Starting a new job can be intimidating – especially when you have no idea you have to work with the staff of Midwest Golfing Magazine. That was the predicament Nate Gray entered, as upon his hiring the – year-old was told he was in charge of our quarterly Pro Page. For his first installment we asked him two age-old questions– what is the foundation of your teaching platform and how do you go about communicating that to your students?
Before I get into the foundation of my teaching principles, I would like to briefly share how I go about building a positive teacher-student relationship. The interview process and the conversations I have with my students during lessons help me understand the student’s goals and ideas. It is important for me to know what and how they think before getting into the technical parts of the golf swing or the swing concept in general. Learning from their thoughts gives me the information I need to understand why they are moving the way they do to produce their swing.
I like to work on technique by helping the player understand how their swing works. Getting my students to understand how to move allows me to get them to better positions within their swing. It helps them get on plane in the backswing as well as the forward swing. For me, it is more important to explain body movement rather than just telling the player technical aspects that they might not know how to achieve. Trying to emulate textbook positions (usually from reading magazines or watching the pros on TV) without learning how to move dynamically is a recipe for endless frustration. From experience as a lousy dancer, I believe that learning the sequence and the flow of the swing makes it easier to refine the technique rather than the other way around.
It all comes down to fundamentals, but I like to add the motion and the dynamic aspect of the golf swing as a fundamental to playing great golf. I truly believe that better players are more dynamically fundamental. You can have a perfect grip and stance but if you do not understand how to move it is hard to take advantage of your perfect grip, posture, etc.
What exactly does dynamically fundamental mean?
A basic way of looking at it is the shifting of weight with minimal movement of mass, using the ground as leverage, all in a balanced rhythmical manner. Learning this way allows you to move the club from the ground up rather than trying to manipulate the club through the hands and arms. A great example of this can be seen when watching Aaron Rodgers throw a football or Nolan Ryan pitching (you might need to you tube him!). Both produce power with an efficient motion allowing the arms to swing fast. They are winding and unwinding at the same time without putting unnecessary strain on their back or shoulders.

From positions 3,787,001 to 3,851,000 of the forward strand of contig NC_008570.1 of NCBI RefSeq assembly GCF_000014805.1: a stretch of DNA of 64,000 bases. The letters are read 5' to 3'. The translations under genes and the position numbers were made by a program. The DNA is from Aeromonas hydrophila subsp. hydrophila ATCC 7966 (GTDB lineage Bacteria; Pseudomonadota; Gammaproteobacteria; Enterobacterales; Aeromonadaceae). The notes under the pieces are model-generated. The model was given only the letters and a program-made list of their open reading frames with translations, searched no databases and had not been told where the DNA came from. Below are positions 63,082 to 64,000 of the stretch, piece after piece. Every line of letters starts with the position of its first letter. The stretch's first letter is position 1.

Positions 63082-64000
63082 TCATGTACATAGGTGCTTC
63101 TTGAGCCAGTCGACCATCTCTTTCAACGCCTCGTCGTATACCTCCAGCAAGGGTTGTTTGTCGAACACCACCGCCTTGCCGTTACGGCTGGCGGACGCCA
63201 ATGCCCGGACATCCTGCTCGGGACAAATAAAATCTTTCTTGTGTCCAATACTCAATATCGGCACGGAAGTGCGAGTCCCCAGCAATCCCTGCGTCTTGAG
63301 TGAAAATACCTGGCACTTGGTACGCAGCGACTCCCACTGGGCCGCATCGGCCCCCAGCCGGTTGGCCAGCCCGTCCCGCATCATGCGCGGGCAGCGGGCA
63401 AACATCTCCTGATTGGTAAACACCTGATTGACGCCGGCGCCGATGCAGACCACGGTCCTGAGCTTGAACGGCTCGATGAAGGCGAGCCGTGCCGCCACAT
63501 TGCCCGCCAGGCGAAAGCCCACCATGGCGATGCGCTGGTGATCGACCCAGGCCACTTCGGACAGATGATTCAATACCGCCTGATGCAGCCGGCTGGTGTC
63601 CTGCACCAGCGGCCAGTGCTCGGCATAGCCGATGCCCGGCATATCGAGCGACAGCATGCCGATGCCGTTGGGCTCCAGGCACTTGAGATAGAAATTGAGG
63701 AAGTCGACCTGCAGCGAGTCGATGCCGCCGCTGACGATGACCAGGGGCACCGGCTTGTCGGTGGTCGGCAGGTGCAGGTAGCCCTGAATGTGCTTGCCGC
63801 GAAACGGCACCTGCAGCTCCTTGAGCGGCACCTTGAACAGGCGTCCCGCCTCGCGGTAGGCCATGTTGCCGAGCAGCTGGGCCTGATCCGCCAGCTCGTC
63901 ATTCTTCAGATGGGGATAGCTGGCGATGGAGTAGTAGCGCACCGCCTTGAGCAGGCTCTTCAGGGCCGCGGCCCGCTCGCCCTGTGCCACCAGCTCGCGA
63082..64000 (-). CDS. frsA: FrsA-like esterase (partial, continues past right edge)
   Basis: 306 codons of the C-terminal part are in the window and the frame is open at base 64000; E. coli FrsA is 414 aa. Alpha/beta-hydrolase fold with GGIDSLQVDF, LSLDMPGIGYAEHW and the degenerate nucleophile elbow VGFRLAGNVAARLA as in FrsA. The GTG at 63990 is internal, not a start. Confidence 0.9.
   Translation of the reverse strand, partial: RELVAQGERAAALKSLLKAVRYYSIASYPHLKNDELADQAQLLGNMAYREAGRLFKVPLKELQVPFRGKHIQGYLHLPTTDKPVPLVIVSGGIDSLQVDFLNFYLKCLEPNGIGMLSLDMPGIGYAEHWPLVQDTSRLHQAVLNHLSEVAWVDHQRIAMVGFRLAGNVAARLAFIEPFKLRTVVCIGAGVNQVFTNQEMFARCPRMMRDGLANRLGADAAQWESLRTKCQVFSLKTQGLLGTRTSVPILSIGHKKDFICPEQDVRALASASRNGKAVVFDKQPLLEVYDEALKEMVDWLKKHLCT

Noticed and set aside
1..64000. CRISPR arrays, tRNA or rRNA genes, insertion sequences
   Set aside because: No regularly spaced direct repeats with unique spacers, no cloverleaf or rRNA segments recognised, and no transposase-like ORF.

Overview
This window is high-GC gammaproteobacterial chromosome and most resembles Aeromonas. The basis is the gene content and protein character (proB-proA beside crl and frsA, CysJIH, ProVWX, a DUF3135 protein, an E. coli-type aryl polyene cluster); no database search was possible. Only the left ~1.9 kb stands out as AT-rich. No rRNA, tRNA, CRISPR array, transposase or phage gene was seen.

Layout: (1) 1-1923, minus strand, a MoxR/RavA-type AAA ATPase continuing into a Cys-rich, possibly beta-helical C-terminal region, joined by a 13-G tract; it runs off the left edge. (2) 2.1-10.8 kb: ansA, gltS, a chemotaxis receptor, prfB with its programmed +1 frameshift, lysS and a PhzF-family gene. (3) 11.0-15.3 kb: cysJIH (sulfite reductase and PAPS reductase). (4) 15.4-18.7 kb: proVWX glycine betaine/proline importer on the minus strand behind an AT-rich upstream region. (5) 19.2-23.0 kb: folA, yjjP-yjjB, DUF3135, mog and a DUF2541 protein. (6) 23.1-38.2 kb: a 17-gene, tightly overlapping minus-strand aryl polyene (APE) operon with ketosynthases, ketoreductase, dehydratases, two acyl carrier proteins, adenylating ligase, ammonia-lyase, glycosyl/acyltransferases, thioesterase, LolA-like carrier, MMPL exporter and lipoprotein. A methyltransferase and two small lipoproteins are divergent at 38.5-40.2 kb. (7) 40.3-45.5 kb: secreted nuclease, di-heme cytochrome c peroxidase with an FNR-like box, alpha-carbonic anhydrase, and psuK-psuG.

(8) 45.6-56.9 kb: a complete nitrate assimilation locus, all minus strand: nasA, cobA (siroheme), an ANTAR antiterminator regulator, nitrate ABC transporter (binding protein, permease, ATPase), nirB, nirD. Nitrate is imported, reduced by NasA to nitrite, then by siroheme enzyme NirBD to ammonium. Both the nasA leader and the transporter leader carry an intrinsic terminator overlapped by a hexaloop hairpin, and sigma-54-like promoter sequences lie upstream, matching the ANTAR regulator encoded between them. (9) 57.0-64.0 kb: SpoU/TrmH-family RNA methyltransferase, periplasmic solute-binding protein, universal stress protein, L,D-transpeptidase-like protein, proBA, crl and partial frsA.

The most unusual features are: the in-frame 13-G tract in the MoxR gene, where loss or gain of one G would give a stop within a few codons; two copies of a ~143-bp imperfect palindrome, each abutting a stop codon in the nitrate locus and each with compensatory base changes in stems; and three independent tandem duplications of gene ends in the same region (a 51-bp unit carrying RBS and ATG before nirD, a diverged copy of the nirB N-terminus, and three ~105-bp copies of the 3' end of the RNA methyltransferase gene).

The key to a better golf swing is getting the arms and club to moving freely. Some people overuse their hands and arms and some overuse their body in an effort to produce speed and accuracy. Use your motion to propel the club and you will produce an accurate, powerful action. Force your arms or body and the result will be an effort-filled deceleration. I have always believed that if I could hit the ball solidily, I could easily figure out how to get it where I want it to go. Get too technical and you can’t crack an egg.
As a golf instructor I am always learning how to help my students get better. I have studied from great instructors like Dr. Jim Suttie (technical) and Bob Toski (not so technical). Their opposite approaches have helped form the way I teach. Using video analysis, years of watching golf swings, and exercise science, via a degree in kinesiology, helps me identify the root cause of your swing issues. We can then begin the process of building a powerful and simple swing. I want you to develop your “own perfect swing” so you can easily fix what may be a little off.
Nate Gray Bio
Nate Gray is the Head PGA Golf Professional at Fire Ridge Golf Club in Grafton, Wisconsin. Before Fire Ridge, Nate spent the previous seven years as a full time golf instructor. Although he loves to help his students win championships, Nate hopes to resume a fuller schedule of competitive golf in the Wisconsin PGA Section events following his second shoulder surgery in the last three years. When Nate has free time his likes to spend it with his best pal Twigs. His lesson rates start at $40 per half for juniors and $50 per half hour for adults, plus he offers numerous lesson packages to customize your experience. He can be reached via email at email@example.com or by phone at (262) 375-2252.